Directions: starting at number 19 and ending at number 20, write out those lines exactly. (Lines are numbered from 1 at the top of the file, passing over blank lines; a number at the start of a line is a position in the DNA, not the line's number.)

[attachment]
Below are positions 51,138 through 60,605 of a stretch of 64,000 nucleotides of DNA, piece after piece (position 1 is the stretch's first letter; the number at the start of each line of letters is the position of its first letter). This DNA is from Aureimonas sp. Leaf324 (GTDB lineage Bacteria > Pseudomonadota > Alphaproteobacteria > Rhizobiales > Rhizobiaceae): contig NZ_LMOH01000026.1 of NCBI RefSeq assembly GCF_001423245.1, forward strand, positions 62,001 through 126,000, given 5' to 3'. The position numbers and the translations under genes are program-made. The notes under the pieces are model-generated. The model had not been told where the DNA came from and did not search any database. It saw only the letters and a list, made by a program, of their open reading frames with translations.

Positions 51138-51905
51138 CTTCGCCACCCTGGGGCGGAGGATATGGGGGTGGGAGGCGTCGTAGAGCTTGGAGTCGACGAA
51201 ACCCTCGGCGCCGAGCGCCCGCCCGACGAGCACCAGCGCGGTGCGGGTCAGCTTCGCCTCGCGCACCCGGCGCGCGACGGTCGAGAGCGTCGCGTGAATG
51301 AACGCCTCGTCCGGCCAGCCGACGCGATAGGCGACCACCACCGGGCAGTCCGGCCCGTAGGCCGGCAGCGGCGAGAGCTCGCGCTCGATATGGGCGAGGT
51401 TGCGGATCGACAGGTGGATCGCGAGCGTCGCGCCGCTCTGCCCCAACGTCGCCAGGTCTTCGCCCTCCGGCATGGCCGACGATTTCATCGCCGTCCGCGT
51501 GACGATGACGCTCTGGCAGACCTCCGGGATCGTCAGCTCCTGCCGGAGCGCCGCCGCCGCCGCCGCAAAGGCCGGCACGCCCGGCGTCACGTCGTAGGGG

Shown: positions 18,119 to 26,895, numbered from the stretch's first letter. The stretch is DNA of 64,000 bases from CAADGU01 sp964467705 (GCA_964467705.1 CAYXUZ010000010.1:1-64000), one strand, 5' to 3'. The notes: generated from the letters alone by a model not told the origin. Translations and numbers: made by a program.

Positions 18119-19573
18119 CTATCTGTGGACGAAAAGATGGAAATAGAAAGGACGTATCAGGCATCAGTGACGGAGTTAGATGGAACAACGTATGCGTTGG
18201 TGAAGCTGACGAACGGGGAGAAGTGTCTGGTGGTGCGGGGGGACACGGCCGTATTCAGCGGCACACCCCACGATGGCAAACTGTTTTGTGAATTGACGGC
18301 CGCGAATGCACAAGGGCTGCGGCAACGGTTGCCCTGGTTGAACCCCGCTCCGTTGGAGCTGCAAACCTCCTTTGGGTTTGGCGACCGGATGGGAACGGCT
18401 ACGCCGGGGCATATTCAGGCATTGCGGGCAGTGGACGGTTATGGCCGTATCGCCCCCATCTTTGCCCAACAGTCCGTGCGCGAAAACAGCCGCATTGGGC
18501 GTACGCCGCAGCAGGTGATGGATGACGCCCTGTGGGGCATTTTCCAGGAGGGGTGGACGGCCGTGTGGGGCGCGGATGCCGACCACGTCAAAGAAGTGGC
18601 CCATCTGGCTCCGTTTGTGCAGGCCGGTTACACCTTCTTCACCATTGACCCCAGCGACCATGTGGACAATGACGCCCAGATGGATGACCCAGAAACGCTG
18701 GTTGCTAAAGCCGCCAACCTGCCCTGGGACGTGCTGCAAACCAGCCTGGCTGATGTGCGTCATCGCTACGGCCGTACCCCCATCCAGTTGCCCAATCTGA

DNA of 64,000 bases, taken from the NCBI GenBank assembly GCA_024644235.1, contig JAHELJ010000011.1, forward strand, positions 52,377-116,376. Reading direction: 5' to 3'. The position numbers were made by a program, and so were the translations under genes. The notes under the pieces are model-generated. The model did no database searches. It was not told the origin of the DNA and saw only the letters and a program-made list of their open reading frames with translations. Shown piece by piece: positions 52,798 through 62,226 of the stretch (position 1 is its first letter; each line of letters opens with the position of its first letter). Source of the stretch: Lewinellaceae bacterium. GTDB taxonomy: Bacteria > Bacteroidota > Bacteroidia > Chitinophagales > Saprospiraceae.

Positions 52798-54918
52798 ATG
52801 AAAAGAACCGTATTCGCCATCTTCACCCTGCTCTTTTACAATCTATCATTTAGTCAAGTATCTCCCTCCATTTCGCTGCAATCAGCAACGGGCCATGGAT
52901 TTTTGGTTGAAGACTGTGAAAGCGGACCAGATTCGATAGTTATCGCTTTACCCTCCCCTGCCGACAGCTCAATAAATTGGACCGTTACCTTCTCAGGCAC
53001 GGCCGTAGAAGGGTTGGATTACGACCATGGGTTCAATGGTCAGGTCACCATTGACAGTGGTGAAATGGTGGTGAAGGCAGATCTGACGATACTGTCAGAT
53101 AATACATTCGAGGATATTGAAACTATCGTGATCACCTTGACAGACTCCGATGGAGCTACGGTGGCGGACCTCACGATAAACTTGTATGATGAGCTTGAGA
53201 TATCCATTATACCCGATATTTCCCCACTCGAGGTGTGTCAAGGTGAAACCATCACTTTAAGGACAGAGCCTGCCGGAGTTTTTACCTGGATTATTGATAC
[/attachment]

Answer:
52798 ATG
52801 AAAAGAACCGTATTCGCCATCTTCACCCTGCTCTTTTACAATCTATCATTTAGTCAAGTATCTCCCTCCATTTCGCTGCAATCAGCAACGGGCCATGGAT